Thursday, January 19, 2006


Thu 19 Jan 2006
UN troops look on from their base in Abidjan as supporters of President Gbagbo burn tyres outside the main gates.Picture: Kambou Sia/ AFP / Getty Images
Ivory Coast on brink of a new war
UNITED Nations peacekeepers fought off armed attackers besieging their compound in Ivory Coast yesterday, as the country appeared to be heading for a fresh outbreak of civil war.
At least four protesters were killed during the assault on the base at Guiglo, in the west of the country, and the UN later evacuated all its staff from that area.

In the capital, Abidjan, the main UN headquarters in the country also came under attack, as gangs of pro-government youths blocked streets and took over television studios, from where they broadcast demands for UN and French peacekeeping troops to leave.
Olusegun Obasanjo, the Nigerian president and a key regional mediator, was flying to the country yesterday for emergency talks with his counterpart.
Ivory Coast was divided in two, between a government-controlled south and a rebel-held north, after a civil war in 2002. The latest protests were orchestrated by government supporters after foreign mediators called for an end to the mandate of the national parliament, which is dominated by allies of the president, Laurent Gbagbo.
UN bases and vehicles have been among the demonstrators' main targets.
Margherita Amodeo, a UN spokeswoman, said: "The Guiglo camp was stormed at about 4am this morning. They were repelled by Bangladeshi soldiers. I know there are four from among the attackers [that were killed]."
An Ivorian army commander, who also confirmed the deaths but asked not to be named, said the peacekeepers had since evacuated from the towns of Guiglo and Duekoue, and this was later confirmed by the UN.
Residents reached by telephone in Guiglo, which is near the Liberian border, said rioters had been looting the offices of humanitarian organisations.
A doctor at the town's main hospital said two dead bodies with bullet wounds were lying in the morgue and there were reports of three further corpses in Guiglo's streets. Ten others had been treated for gunshot wounds, he said.
Peacekeepers inside the main UN headquarters in Abidjan fired in the air and launched tear-gas grenades at demonstrators for a second consecutive day yesterday, keeping about 1,000 protesters at bay.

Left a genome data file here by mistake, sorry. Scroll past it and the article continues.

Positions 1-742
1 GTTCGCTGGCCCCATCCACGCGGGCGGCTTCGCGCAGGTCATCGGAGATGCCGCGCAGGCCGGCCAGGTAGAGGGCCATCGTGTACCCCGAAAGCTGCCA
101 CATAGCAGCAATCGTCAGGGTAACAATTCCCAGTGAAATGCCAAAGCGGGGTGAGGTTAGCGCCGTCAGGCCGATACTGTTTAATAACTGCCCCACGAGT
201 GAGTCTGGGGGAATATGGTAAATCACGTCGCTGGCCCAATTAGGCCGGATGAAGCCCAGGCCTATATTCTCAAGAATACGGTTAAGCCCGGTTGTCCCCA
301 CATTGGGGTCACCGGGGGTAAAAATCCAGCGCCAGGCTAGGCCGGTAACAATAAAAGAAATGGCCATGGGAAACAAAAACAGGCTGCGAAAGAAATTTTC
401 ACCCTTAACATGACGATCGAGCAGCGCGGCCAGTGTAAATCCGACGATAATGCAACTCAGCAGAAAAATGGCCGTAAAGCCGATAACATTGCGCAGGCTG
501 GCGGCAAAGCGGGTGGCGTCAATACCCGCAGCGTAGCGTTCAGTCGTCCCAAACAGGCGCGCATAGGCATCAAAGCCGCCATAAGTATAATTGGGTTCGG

A pro-Gbagbo student leader, Serge Koffi, appeared on state television, reading a statement saying that the broadcaster had been "liberated".
Demonstrators have, during past crises, seized the TV station, which is state-funded but run by a neutral party under peace accords.
A French army spokesman said the four protesters who died at Guiglo had tried to take weapons and had climbed on to armoured vehicles. He said 12 further demonstrators had been injured.
In Paris, the French army's chief of staff, General Henri Bentegeat, called for UN sanctions against Ivory Coast, saying that both sides appeared unwilling to resolve the three-year-old conflict.
The latest protests erupted on Monday after a UN-backed international mediation group recommended that the parliament's expired mandate should not be renewed.
Mr Gbagbo is leading a one-year government of national unity that has diminished his executive powers. The parliament, which is filled with his supporters, is viewed as his last bastion of power and the decision to dissolve it angered youth activists and the president's backers who sent their followers into the streets.
Businesses shut down across Abidjan, amid fears of a return to all-out violence.
There were no reports of any trouble in the north, where rebel leaders accused Mr Gbagbo of orchestrating the protests to undermine a new transitional government.
"It's an insurrection against the transitional government organised by Gbagbo and [his political party] to bring power back into their hands," said Sidiki Konate, a spokesman for the rebels.
Officials at the office of the president could not be reached for comment.
Kofi Annan, the UN secretary-general, has condemned the fresh violence, saying it threatens the nation's fragile peace.
Last year, Mr Gbagbo cancelled elections planned for October, blaming the rebels in the north. Afterwards, the UN and the African Union endorsed a one-year extension of his five-year mandate, despite fierce objections from rebels and opposition groups, and a new prime minister, Charles Konan Banny, was chosen by the warring sides to shepherd the country towards elections within a year.
He named a new 32-member national-unity government last month, composed of rebel, opposition party and ruling party ministers.
But Mr Gbagbo's ruling Ivorian Popular Front said on Tuesday that it was withdrawing from the peace process and would no longer co-operate with Mr Banny's government.

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